Article révisé par les pairs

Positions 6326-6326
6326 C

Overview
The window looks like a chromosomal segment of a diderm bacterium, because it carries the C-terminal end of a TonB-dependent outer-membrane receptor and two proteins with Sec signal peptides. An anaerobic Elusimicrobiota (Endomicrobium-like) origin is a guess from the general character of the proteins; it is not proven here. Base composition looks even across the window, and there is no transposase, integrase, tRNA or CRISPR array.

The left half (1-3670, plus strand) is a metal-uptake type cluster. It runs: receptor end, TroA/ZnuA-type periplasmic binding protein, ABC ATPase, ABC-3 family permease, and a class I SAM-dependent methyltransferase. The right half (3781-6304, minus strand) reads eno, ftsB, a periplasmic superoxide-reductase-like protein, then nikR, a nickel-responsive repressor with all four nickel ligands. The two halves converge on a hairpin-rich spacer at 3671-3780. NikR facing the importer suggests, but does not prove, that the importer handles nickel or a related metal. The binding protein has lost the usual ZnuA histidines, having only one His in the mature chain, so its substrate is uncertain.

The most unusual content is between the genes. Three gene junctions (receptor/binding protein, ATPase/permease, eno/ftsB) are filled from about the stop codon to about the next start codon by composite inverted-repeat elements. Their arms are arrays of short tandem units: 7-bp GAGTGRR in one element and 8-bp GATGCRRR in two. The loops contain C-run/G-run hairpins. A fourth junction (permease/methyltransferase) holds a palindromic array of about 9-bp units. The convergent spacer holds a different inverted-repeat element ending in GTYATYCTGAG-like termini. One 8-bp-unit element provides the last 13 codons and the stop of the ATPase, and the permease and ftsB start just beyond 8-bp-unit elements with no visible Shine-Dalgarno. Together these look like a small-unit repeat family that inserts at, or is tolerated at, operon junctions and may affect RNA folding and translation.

Résumé : Mechanisms that mediate the transition from occasional, controlled, drug use to the impaired control that characterizes severe dependence are still a matter of investigation. The etiology of substance use disorders (SUDs) is complex, and in this context of complexity, the concept of "endophenotype, " has gained extensive popularity in recent years. The main aim of endophenotypes is to provide a simpler, more proximal target to discover the biological underpinnings of a psychiatric syndrome. In this view, neurocognitive and neurophysiological impairments that suggest functional impairments associated with SUDs have been proposed as possible endophenotypes. Because of its large amplitude and relatively easy elicitation, the most studied of the cognitive brain event-related potentials (ERPs), the P300 component, has been proposed as one possible candidate. However, if a P300 amplitude alteration is a common finding in SUDs, it is also observable in other psychiatric afflictions, suggesting that the associations found may just reflect a common measure of brain dysfunction. On this basis, it has been proposed that a multivariate endophenotype, based on a weighted combination of electrophysiological features, may provide greater diagnostic classification power than any single endophenotype. The rationale for investigating multiple features is to show that combining them provides extra useful information that is not available in the individual features, leading ultimately to a multivariate phenotype.The aim of the present article is to outline the potential usefulness of this kind of "combined electrophysiological procedure" applied to SUDs. We present a review of ERP studies, combining data from people with SUD, family members, and normal control subjects, to verify whether the combination of 4ERPs (P50, MMN, P300, and N400) may produce profiles of cortical anomalies induced by different types of SUD (alcohol vs cocaine vs cannabis vs heroin). © EEG and Clinical Neuroscience Society (ECNS) 2013.